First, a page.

Four Finalists Compete for Rights to Commercialize University of Pennsylvania Nanotech in Third Annual “Y-Prize”

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Penn students presenting business plans for commercializing three different nanotechnology inventions.

Grand Finale of the Y-Prize, which will award $5,000 and non-exclusive commercialization rights to the winning team.

Wednesday, Jan. 28, 6:30 p.m.

Krishna P. Singh Center for Nanotechnology
University of Pennsylvania
3205 Walnut St., Philadelphia, PA

The University of Pennsylvania Y-Prize Competition has announced the four finalists who will battle for $5,000 and rights to commercialize their application of Penn nanotechnology at the third annual Y-Prize Grand Finale.

Co-sponsored by Penn Engineering, the Penn Center for Innovation and the Wharton School’s Mack Institute for Innovation Management, student teams propose innovative commercial applications for technology invented by University of Pennsylvania researchers. In its third year, the focal technology is nanotechnology developed by Penn Engineering professors Mark Allen, Charlie Johnson and Kevin Turner.

The 2015 Y-Prize Finalists are:

  • GFET Frack Technologies: Using graphene to reliably detect dangerous and costly leaks of fracking fluid into groundwater


  • Lavoisier: Combining graphene and quantum dot technology to create a device that identifies counterfeit prescription drugs


  • SolCharge: A sustainable, portable, window-attachable electronic charging device that harvests energy from solar panels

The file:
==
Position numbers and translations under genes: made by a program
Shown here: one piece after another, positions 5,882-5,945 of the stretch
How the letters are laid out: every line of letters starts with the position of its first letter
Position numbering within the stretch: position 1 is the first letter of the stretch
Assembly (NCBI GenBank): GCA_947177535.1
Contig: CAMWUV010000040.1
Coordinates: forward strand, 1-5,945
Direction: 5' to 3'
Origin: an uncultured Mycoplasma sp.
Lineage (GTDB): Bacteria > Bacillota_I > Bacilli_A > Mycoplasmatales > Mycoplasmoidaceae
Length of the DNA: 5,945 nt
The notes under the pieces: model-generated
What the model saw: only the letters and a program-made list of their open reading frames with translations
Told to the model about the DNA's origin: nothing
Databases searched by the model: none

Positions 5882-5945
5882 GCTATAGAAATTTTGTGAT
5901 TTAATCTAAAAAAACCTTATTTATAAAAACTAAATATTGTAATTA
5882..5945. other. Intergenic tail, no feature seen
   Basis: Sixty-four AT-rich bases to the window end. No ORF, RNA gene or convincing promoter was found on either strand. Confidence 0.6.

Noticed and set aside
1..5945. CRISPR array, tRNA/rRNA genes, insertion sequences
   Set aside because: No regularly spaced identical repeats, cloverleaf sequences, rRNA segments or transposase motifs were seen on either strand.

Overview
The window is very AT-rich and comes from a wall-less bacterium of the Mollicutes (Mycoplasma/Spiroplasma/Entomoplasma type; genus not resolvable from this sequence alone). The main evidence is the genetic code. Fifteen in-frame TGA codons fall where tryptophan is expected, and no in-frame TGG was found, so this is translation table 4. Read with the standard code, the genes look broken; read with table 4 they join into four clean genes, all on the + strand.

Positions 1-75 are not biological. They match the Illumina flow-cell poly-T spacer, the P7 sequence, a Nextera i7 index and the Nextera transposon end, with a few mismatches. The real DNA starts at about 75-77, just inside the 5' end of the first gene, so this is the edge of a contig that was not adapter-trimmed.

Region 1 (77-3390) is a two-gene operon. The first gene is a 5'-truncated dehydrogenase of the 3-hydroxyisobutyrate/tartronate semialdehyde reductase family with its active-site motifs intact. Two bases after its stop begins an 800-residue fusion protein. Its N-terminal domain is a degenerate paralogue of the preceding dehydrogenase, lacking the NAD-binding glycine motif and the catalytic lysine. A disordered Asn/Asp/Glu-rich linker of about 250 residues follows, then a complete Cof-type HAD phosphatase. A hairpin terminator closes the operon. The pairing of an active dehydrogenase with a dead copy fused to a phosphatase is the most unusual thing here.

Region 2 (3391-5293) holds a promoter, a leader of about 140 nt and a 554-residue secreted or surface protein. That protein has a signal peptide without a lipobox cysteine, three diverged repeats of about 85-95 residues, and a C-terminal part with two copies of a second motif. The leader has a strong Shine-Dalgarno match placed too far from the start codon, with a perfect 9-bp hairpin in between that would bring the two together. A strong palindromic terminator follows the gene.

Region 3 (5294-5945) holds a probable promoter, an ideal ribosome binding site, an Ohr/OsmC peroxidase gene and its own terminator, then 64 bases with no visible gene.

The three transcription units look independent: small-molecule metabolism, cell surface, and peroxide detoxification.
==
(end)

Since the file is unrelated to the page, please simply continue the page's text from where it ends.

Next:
• Thermophene: Leveraging the conductive properties of graphene to provide cost effective thermal management solutions in the electronics industry


The finalist teams were each awarded business and tech consulting to develop their ideas. Consultants are MBA candidates and graduate students who worked on the focal technology alongside faculty researchers.

The teams will go head-to-head at the Y-Prize Grand Finale with 10-minute presentations to a judging panel of industry figures and venture capitalists who will evaluate the market potential and technical feasibility of each proposal. The presentations will be followed by a reception, during which the winning team will be announced.

The Y-Prize is an opportunity for members of the entire Penn community to come together and develop ideas for commercializing the University’s world-class research. Because teams must possess a balance of skills in science, information technology and business, the contest promotes intercollegiate cooperation and collaboration among the University’s schools. Previous iterations of the competition have focused on robotics technologies developed at Penn’s General Robotics Automation Sensing and Perception Laboratory.